One of the most gifted rock guitarists of the last 50 years — and the main songwriter and creative force behind The Who — Pete Townshend spent decades touring the globe and writing rock operas like Tommy and Quadrophenia. He helped define rock ‘n’ roll for his generation and many to follow.
Townshend tells NPR’s Jacki Lyden that he never set out to have such a significant cultural impact. “I definitely, in the early days of The Who, knew that I wanted, more than anything — more than being a performer, more than being a songwriter, more than providing any service for the audience — I wanted to be an artist. And I was teased about that.”
In his memoir, Who I Am, Townshend composes the story of his life in more than 500 pages. The book is a compendium of conflict — between the private man and public performer, between the rock legend and an all-too-human husband and father, between addiction and sobriety, and between longing and belief.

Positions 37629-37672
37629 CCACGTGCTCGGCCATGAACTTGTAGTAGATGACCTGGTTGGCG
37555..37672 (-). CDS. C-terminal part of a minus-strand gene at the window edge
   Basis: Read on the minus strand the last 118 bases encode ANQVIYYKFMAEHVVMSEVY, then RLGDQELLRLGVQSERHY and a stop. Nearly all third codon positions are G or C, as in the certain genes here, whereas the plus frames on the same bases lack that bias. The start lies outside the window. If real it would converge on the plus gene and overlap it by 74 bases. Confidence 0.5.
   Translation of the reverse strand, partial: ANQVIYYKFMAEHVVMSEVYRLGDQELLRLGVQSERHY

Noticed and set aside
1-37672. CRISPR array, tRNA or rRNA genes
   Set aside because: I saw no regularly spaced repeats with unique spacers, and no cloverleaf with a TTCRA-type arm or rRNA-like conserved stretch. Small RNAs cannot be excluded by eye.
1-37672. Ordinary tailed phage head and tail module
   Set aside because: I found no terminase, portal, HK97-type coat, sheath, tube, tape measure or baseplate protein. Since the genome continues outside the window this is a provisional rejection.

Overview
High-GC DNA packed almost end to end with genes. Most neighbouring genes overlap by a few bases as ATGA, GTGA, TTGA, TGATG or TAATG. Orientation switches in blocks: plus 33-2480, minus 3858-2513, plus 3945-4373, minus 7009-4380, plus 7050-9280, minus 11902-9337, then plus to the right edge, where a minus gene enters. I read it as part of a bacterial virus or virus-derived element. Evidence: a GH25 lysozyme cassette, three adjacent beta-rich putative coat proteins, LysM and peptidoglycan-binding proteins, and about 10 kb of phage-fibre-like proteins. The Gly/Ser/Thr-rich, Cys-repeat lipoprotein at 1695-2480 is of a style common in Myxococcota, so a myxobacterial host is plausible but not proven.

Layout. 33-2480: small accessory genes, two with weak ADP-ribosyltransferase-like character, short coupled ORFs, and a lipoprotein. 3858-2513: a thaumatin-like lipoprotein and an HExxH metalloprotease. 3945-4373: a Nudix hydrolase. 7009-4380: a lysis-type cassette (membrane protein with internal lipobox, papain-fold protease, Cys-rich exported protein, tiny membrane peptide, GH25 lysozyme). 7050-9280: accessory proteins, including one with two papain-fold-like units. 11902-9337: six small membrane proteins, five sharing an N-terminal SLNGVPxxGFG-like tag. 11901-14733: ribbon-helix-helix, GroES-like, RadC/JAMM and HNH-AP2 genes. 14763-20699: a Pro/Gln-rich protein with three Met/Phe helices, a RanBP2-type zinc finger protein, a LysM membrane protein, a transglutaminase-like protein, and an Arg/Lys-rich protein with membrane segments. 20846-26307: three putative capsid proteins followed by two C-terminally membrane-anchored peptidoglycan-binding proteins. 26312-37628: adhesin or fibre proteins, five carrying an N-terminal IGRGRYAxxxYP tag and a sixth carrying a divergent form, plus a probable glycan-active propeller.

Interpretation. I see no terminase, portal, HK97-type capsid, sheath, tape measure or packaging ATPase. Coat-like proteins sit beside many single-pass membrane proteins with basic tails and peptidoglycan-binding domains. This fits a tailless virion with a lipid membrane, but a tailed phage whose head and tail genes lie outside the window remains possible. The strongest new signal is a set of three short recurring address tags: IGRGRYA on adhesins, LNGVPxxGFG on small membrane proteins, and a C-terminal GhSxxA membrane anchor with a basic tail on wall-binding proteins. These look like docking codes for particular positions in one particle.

On viewing himself as an artist and a journalist
“It’s interesting that being in a pop band in the ’60s, for me, my role was not just entertaining. It was also slightly journalistic. … I would talk to people. I would find out what’s going on in their heads. I would observe them very, very closely. I will try to find things about them that would enrich not only my craft, but that would touch them.
“And Quadrophenia grew out of the fact that … for a lot of the time, I didn’t have that kind of access to the audience. I had to just look at the four guys in the band … I had to measure our audience through looking at them. And there were four very, including myself, four very eccentric characters … I still like to think of myself as, above everything else, as an artist with a stroke of journalism.”
Listen to the NPR interview here.